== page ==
I saw a movie tonight. The Fault in Our Stars. Tore me to shreds. I ended up in the bathroom stall sobbing into toilet paper, thinking of my Opa and me speaking at his memorial service three days after he passed on.
I read from a piece of paper what I felt I needed to say about him. About how he loved me, tangibly, more than I had felt loved by any other person I knew. What I wouldn’t give to have been able to tell him that…
Regret is the worst feeling in this world to me. I used to think disappointment was. It is a close second, but regret tops the charts. You see, before my Opa passed, he was in the hospital recovering from a surgery to remove his bladder (he had bladder cancer) that was supposed to give him more time with us. And I couldn’t bring myself to go see him in the hospital. I had my reasons. Basically, I was a coward. I will regret that to my dying day. Because the last time I saw him, he was already unconscious, and I can’t remember the last conversation we had face to face or what I last said to him or he to me.
I know that when he was laying in his bed, a day before he passed, I lay down next to him and held his hand and he squeezed my fingers, ever so lightly. I told him I loved him and that I was going to miss him. But I wish I would have said more. I can only hope that he knew how I felt. How his love for me and the way he expressed it and how he told me I was beautiful every time he saw me…. Those things still stick with me. I can’t help feel this heavy weight of regret though. I wish, I wish, I wish… And I can never get those moments back.
The other thing that this movie made me think of was my Emma. How I so nearly lost her, after just losing my Opa. But I feel like I somewhat redeemed myself in that no matter how hard it was for me, I went to that hospital every day to see her… Even knowing she might die. I remember one night being called by her nurse at my apartment, and how she told me that they had had to “bag” her which means they’d basically had to do CPR on her, and I could sense the fear and panic in her voice and it scared me to death. I kept asking if I needed to come down and she said no, she was fine now and there was such relief in her voice… it was palpable. She assured me she would call again if I was needed. And I trusted that she would. But there was still that constant fear and worry that they would call me again. And that it would be the end. I don’t know how I made it through those days… those nights. But I like to think that my Opa was watching from above and that he knew the impact he has had on me. That I strive to love her like he loved me.. and I always will. Til my dying day.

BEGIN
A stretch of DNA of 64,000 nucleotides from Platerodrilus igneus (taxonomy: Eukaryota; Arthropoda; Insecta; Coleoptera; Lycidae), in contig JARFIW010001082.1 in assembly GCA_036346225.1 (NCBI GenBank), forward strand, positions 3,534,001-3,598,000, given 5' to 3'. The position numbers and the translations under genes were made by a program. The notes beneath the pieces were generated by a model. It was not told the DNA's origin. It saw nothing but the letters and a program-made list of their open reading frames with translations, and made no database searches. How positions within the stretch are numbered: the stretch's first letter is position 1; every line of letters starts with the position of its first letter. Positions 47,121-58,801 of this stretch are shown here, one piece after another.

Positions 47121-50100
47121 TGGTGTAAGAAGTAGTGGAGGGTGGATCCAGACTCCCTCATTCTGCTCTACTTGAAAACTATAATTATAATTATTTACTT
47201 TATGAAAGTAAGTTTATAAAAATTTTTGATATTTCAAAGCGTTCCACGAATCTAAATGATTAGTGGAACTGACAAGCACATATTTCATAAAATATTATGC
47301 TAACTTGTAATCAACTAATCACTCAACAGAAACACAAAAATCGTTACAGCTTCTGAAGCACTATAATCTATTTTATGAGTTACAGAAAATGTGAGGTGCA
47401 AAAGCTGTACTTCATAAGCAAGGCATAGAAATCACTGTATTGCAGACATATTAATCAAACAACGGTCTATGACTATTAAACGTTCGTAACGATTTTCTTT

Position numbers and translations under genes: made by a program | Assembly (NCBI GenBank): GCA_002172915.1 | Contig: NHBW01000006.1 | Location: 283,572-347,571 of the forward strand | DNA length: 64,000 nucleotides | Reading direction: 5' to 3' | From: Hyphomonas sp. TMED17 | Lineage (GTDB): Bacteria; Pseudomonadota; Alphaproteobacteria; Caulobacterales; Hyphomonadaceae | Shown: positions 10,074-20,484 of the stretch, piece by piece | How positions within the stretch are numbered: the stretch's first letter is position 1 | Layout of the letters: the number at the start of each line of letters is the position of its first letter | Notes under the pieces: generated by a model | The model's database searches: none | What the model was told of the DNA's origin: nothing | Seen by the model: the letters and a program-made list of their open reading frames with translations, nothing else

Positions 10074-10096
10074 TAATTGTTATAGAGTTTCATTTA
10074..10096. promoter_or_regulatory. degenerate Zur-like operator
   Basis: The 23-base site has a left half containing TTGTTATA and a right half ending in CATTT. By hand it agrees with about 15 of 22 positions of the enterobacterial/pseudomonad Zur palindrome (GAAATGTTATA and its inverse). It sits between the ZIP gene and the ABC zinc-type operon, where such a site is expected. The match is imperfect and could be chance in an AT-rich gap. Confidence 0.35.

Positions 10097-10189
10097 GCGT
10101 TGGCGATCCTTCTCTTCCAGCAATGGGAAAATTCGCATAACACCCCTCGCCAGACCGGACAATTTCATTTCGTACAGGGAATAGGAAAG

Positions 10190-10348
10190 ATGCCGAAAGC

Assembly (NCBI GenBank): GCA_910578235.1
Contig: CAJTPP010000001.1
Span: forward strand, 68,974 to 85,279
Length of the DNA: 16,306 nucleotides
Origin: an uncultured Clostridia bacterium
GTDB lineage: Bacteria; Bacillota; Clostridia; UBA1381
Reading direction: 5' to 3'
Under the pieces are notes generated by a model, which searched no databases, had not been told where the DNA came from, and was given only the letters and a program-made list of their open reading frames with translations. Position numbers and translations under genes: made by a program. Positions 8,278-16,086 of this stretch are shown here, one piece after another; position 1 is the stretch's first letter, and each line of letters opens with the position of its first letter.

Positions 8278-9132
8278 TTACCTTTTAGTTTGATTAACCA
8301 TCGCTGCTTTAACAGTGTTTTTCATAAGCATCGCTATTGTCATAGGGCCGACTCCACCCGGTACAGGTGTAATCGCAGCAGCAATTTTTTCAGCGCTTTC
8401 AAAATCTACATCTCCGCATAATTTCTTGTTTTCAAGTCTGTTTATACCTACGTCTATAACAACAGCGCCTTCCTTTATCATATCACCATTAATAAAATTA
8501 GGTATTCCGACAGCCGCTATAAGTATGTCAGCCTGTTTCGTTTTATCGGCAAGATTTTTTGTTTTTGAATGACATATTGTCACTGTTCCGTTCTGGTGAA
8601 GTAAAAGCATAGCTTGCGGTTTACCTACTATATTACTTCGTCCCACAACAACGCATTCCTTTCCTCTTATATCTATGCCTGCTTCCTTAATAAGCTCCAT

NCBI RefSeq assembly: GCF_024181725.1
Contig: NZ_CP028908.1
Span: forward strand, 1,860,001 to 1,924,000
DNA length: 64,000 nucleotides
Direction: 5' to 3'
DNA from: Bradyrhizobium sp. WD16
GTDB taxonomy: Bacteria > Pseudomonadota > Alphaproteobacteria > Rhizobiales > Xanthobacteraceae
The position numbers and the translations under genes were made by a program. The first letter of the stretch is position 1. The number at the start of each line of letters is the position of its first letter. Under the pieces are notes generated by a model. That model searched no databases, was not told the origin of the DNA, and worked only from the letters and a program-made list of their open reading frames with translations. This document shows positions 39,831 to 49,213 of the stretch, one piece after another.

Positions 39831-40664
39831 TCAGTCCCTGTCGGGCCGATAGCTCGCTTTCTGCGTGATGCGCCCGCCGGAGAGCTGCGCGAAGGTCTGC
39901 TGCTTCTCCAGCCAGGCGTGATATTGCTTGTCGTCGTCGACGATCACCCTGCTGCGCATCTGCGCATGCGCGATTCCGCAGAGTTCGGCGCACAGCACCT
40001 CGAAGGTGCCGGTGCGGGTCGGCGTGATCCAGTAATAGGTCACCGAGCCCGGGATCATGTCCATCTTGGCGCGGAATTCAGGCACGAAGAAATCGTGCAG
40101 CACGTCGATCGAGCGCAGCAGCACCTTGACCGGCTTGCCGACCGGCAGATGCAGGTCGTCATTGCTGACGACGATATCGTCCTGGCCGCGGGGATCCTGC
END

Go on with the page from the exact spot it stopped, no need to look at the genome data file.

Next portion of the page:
Another thing that struck me in the movie was that she was worried about her parents and what they would do once she was gone. She was afraid they’d just cease living or “off themselves” as she put it, and she remembered her mom saying something when she was first diagnosed with the cancer and was in the ICU, her mom said something about she wouldn’t be a mother anymore…after she was gone. And she told her, no, I was wrong. Even after your gone, I will always be your mother. When she said that, I almost couldn’t hold back the tears… I felt that exact way. Even if Emma had died, I would always have considered myself her mother. And I honestly don’t know how I would have gone on, but I know I would have. Somehow, someway. I would never have been the same, that’s for sure. But there is life after death. Life goes on, but death changes you. It changes everything.. as it should. It gives you a new perspective on life. How short it really is. And how you only have one. So you should live it well. And to the full. While you still can..
This movie was powerful and it made me think.. which is something I do a lot of anyway. But this made me think a little deeper than I really wanted to… and for that I’m actually grateful. I needed it. I need to reflect on things that I shove down deep inside more often. Open myself up and get some fresh air… a fresh perspective. It’s good for me. I bottle up too much of what I really feel. Instead, I tend to put on a front, more often than not of anger or I brush things off too easily, act like they don’t matter or don’t affect me. I try to pretend I’m strong. But I’m really not. None of us is. We’re human. And we need each other. And that’s all there is to it.